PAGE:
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#25 AplusWebMaster

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Posted 06 April 2008 - 10:01 AM

FYI...

- http://sunbeltblog.b...-inundated.html
April 05, 2008 - "As we’ve seen before, this continues to be a problem on Google Groups: Fake posts pushing porn that pushes malware (fake codecs)... This really needs to get cleaned up. There’s a reason why so many of the threats that we see users getting infected with are invariably fake codec related..."

(...because it works. Screenshots available at the URL above.)

:grrr: :ph34r:
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Browser check for updates here.
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Hacks only need to find -1- to get in...
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#26 AplusWebMaster

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Posted 07 April 2008 - 12:44 PM

FYI...

- http://www.trustedso...s...=blog&id=31
April 7, 2008 - "The infamous “Storm worm” is back and now the spam messages contain links to the domain blogspot .com - Google’s Blogger service. The spammed subjects look like “Crazy in love with you“, “I Love Being In Love With You” or “Fallen for you“. The mail body contains just simple short sentences like “I’ll never stope loving you“, “With All My Love” or “Deeply in love with you“, followed by a link to Blogger... When a curious user will follow the lure, he will be presented a Blogger web site like above. An executable file named ‘withlove.exe‘ is linked and downloaded from another fast-fluxing domain... BTW: Storm is not the first malware which invades Blogger. Last year Zlob was also present on many Blogs, waiting to show the infamous missing codec error messages. So be aware..."

:!: :ph34r:
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#27 AplusWebMaster

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Posted 17 April 2008 - 05:52 AM

FYI...

- http://preview.tinyurl.com/5hq4xc
16 Apr 2008 | SearchSecurity.com - "...The technique of using otherwise legitimate sites to host and deliver malware is an increasingly popular one and has continued to be effective for a number of reasons. Most importantly, users do not expect to find malware on e-commerce, news and entertainment sites that they trust and have been visiting for years. But there's also the problem of finding and removing the malicious pages. It's much easier to isolate and blackhole an entirely malicious site than it is to find and take down one infected page among thousands on a legitimate site. In his analysis of the malware utility, ISC handler Bojan Zdrnja wrote* that after infecting a new site, the program then checks with a remote server in China, possibly to confirm the new infection as part of a pay-per-infection scheme. After that operation, the tool will then connect to Google and use a specific search string to find vulnerable sites..."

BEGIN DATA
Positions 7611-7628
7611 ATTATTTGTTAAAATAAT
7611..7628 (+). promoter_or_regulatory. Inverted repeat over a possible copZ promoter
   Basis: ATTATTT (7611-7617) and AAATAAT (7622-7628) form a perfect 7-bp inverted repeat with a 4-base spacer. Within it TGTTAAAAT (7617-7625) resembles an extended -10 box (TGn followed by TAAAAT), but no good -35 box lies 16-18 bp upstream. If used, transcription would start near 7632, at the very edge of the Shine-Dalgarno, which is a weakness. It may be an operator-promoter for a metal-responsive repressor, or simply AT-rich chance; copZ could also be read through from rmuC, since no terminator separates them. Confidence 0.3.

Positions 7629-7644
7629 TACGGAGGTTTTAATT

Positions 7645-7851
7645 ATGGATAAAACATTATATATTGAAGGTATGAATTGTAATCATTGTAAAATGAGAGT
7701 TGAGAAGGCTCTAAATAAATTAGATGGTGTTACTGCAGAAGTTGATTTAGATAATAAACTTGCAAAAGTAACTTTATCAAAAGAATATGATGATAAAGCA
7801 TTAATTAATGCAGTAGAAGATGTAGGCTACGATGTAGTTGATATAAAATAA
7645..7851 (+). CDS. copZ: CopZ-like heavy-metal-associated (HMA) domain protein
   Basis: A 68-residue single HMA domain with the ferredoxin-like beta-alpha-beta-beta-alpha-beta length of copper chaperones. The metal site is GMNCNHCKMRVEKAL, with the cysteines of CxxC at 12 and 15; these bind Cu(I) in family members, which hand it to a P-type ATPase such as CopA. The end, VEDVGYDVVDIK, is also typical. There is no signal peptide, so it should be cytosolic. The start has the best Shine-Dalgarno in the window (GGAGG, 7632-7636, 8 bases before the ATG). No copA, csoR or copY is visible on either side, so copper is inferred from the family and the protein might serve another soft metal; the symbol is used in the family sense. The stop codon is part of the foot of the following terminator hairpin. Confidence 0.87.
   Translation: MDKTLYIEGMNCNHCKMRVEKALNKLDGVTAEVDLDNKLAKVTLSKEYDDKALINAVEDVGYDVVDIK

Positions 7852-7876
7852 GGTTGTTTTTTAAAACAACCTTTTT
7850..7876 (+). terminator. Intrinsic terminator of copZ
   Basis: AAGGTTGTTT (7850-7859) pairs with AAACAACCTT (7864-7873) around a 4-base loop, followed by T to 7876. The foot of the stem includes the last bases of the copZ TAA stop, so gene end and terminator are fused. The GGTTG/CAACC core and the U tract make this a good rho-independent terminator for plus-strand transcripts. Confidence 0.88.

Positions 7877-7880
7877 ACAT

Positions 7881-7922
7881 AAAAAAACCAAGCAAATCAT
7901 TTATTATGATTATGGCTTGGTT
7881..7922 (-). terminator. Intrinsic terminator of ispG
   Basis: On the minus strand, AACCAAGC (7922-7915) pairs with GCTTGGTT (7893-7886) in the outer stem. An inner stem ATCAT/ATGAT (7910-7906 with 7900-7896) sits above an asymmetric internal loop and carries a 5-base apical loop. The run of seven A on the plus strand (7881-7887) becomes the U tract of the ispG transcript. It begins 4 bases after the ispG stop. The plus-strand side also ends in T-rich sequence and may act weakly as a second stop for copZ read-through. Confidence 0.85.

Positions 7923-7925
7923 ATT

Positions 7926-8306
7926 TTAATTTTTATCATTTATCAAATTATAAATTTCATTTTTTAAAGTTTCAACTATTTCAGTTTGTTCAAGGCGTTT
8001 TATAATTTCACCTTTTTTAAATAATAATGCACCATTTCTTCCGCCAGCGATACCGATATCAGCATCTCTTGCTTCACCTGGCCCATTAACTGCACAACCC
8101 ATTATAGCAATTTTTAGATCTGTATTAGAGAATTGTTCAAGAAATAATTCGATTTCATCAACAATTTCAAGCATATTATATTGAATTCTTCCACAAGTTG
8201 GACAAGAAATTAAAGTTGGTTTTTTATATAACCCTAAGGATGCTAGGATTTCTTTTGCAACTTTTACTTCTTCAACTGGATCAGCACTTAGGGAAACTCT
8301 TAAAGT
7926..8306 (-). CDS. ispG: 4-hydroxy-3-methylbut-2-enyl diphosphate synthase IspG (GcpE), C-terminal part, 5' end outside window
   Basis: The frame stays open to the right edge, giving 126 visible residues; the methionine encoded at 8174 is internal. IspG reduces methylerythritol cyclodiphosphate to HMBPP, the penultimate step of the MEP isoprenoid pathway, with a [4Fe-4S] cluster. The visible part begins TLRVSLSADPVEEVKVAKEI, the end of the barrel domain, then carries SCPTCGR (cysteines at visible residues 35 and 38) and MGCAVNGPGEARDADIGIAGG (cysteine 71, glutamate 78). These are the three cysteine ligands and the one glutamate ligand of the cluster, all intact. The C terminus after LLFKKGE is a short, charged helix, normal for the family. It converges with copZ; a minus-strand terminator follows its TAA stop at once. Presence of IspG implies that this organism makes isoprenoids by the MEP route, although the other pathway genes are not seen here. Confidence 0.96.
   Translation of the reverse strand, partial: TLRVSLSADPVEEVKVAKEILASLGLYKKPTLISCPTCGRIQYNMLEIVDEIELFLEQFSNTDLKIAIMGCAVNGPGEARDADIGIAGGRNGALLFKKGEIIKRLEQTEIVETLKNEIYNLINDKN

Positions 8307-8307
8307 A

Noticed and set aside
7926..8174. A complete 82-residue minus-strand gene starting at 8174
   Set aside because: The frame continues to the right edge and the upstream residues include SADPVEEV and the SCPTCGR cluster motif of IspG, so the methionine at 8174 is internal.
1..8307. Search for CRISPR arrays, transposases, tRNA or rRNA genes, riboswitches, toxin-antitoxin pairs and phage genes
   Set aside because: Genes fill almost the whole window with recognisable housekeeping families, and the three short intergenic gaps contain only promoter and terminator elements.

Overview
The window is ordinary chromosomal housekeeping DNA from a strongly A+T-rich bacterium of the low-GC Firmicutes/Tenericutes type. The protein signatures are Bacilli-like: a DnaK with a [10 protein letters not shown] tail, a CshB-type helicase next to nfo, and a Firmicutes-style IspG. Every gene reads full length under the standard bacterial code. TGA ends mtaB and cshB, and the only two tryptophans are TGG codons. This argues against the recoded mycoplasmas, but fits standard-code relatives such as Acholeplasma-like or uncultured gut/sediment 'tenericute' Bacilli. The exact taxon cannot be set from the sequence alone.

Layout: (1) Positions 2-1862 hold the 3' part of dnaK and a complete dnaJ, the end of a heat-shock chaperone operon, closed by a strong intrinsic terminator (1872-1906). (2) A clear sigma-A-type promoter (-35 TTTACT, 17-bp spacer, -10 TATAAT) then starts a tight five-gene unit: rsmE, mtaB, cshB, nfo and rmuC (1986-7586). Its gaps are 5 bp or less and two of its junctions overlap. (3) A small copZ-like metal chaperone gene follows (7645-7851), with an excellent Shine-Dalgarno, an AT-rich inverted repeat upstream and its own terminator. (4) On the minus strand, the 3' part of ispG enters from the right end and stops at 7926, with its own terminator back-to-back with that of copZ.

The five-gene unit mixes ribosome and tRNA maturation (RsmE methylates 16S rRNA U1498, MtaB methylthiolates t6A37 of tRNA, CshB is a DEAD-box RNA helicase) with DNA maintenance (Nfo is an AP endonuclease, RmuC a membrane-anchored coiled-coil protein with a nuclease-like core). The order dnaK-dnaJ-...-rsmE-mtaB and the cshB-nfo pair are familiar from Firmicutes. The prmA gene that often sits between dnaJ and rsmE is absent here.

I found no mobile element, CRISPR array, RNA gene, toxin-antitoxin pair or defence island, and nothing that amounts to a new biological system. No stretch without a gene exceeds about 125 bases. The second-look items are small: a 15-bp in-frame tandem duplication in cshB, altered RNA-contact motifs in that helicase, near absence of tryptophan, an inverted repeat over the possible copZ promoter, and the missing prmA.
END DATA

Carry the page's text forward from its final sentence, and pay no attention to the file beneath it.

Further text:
* http://isc.sans.org/...ml?storyid=4294

:ph34r:
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YOU need to defend against -all- vulnerabilities.
Hacks only need to find -1- to get in...
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#28 AplusWebMaster

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Posted 17 April 2008 - 06:10 PM

FYI...

- http://securitylabs....Blogs/3068.aspx
4.17.2008 - "... research has uncovered a case where a museum's compromised Web server is serving malicious code based on the referrer making the request. A referrer could be, for example, a search engine such as images.google.com. As interesting as the fact that they're doing this, however, is which referrers trigger the delivery of malicious content, when others do not. In this case, the malicious content is served -only- when the referrers for the request are certain high-profile image search sites... For example, if a browser attempted to load a page with the desired image through images.google.com, malicious content was delivered. However, if a normal Google search (www.google.com) was used for the same image with the same URL, the result was the proper page, -without- the malicious redirect. So far, the list of image search sites that are used as affected referrers by the attacker are among the most high-profile image searches on the web:
* images.google.com
* images.search.yahoo.com
* www.altavista.com/image/default
* search.live.com/images/